Orpheum Theatre

It's hard to say whether anything could top last year's Glamorama double bill of Cyndi Lauper and MC Hammer (which was random, old school, and ultimately a spectacular show), but that won't stop this Macy's charity event from trying to outdo itself once again. At the very least, this year's lineup is more eclectic; classy R&B crooner Ne-Yo will headline, with American Juniors (an off-shoot of American Idol) finalist and Babyface collaborator Kristinia DeBarge opening. And to top things off, local jazz trio the New Standards (featuring the Suburbs' Chan Poling and Semisonic's John Munson), will warm up the crowd with their unique covers of contemporary songs, from Nirvana to OutKast to the Clash. The show will feature fashion from some of Macy's top designers (Marc Jacobs, Jean Paul Gaultier), a glittery after-party, and a bevy of cocktails and appetizers for attendees. The ticket prices are steep, but the money goes toward a good cause—funds raised at the Minneapolis version of this event will benefit the Children's Cancer Research Fund. $75-$250. 8 p.m. 910 Hennepin Ave., Minneapolis; 612.339.7007. —Andrea Swensson



First Avenue

Cracker's latest, Sunrise in the Land of Milk and Honey, may scream clear-eyed optimism in its title, but longtime crumbs David Lowery and Johnny Hickman instead are exercising their well-known eccentricities across a batch of songs loaded with irony and a jaundiced outlook. The lacerating title track, in fact, is all about skirting the apocalypse. Virtually all the material was written by the entire band, which also includes bassist Sal Maida and drummer Frank Funaro, and the sound wanders from power pop to punk, new wave, Southern rock, bluesy reveries, and inebriated country. It all hangs together maybe better than you'd think, because the band plays it fast and loose and there is, at the core, an anthemic quality fueled in large part by the guitars. The lyrics, meanwhile, are about as wacked-out quirky as those of Lowery's other band, Camper Van Beethoven, with musings about the sorry state of the world referencing soldiers in Iraq, mysterious objects from space, a Pakistani cricket team, a 1983 riot at a Dead Kennedys show, Captain Beefheart, and a renewed interest in the old '60s inclination to turn on, tune in, and drop out. With Cracker crankin' 'em, it pretty much is a riot. With Dead Man Winter. 18+. $13/$15 at the door. 7 p.m. 701 First Ave. N., Minneapolis; 612.332.1775. —Rick Mason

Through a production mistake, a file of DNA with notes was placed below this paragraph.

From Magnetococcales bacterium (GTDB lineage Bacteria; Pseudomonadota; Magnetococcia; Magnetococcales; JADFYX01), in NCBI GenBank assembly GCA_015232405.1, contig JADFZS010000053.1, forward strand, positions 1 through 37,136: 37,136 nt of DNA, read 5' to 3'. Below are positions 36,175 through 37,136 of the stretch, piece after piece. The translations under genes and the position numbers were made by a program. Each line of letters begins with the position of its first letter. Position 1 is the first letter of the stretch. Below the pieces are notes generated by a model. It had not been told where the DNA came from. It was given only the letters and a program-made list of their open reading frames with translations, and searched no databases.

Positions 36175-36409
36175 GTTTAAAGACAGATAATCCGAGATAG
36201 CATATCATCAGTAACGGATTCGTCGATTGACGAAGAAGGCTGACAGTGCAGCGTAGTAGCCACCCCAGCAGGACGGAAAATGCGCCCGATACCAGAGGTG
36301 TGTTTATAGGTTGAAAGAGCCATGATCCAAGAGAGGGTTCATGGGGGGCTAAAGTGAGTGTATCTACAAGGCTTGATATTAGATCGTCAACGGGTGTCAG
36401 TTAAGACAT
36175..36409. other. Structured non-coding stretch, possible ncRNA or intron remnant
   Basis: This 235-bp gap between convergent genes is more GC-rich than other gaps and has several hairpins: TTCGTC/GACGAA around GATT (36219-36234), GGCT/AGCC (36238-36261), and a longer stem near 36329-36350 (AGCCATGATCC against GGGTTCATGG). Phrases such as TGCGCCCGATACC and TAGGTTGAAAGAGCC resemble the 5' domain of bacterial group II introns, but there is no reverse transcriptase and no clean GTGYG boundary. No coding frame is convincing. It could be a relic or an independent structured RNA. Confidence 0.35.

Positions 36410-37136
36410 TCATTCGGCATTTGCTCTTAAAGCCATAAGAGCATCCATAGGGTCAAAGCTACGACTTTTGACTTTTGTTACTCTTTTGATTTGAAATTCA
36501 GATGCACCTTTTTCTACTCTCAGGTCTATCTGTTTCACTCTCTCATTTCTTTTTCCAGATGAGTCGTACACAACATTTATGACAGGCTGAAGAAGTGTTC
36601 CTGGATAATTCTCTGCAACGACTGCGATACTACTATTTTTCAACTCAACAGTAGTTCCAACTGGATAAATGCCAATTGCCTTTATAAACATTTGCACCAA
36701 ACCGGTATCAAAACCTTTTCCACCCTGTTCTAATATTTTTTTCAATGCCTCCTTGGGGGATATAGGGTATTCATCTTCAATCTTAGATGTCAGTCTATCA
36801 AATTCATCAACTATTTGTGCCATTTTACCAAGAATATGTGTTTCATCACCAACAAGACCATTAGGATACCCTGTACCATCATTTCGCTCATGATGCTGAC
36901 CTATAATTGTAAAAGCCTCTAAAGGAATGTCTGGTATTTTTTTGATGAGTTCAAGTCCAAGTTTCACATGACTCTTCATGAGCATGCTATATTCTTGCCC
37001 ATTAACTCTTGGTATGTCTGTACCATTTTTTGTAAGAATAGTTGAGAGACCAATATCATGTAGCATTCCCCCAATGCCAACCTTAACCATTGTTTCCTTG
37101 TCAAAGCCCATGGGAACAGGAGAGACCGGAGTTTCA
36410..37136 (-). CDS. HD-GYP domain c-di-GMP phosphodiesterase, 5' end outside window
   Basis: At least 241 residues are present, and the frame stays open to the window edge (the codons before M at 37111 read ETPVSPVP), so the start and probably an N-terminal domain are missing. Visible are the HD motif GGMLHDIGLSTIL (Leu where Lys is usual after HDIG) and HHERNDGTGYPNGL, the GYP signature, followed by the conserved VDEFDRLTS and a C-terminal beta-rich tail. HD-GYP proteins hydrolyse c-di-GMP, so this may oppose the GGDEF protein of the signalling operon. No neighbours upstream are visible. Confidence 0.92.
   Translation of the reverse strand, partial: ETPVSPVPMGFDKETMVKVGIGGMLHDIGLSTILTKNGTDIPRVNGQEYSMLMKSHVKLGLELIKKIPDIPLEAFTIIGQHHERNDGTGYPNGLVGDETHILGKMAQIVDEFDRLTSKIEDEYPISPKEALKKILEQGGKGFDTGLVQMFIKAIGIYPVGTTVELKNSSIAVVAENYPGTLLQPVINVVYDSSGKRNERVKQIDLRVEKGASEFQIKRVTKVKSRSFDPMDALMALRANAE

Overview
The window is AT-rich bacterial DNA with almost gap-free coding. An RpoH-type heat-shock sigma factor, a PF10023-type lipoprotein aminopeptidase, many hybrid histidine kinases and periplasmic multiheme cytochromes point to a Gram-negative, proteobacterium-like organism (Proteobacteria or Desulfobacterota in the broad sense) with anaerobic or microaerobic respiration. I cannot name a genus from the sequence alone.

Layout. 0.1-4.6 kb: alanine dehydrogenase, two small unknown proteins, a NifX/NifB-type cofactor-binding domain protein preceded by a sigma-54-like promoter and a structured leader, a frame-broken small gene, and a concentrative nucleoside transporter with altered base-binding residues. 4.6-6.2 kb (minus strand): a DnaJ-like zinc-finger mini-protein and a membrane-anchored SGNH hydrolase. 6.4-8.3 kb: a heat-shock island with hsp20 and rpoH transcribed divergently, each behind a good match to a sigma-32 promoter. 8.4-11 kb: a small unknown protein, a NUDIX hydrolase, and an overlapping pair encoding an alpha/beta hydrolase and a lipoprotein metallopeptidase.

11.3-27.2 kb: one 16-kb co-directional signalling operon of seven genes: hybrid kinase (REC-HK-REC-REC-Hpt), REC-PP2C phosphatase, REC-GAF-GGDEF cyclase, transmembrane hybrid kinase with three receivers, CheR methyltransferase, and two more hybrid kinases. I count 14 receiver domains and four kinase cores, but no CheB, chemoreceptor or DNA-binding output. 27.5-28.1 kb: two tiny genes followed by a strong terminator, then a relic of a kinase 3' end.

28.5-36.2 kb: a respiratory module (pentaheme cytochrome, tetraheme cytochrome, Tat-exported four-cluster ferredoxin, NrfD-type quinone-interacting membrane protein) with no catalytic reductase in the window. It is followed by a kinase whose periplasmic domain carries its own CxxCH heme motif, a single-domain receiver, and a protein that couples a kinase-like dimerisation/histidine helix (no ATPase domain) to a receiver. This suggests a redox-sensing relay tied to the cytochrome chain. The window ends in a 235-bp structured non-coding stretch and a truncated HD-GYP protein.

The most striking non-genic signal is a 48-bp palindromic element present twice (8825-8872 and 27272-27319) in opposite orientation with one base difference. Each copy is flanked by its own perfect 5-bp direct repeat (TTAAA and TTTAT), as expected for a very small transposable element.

Xcel Energy Center

Nearly four years after the group went on hiatus, the members of Blink-182 announced at the Grammy Awards this past February that they would be reforming. With an album of new material in the works, the group took to its first tour this past July—a 50-plus-date journey that will see the band on the road through October. Known for their cheeky lyrics, the California pop-punk band saw their largest success with 1999's Enema of the State, which featured the massively popular singles "What's My Age Again?" and "All the Small Things." The album would go on to sell more than 15 million copies worldwide. It was followed up with 2001's Take Off Your Pants and Jacket, whose lead single, "The Rock Show," will be featured on the upcoming Guitar Hero 5 video game. After a breakup, hiatus, and a tragic plane accident that nearly took drummer Travis Barker's life, this pop-punk band is aiming to get back on top—here's hoping they mix in a few new songs with old favorites at tonight's show. Blink will be joined by Fall Out Boy, Panic at the Disco, and Chester French. $29-$49. 6:30 p.m. 175 W. Kellogg Blvd., St. Paul; 651.726.8240. —Chris DeLine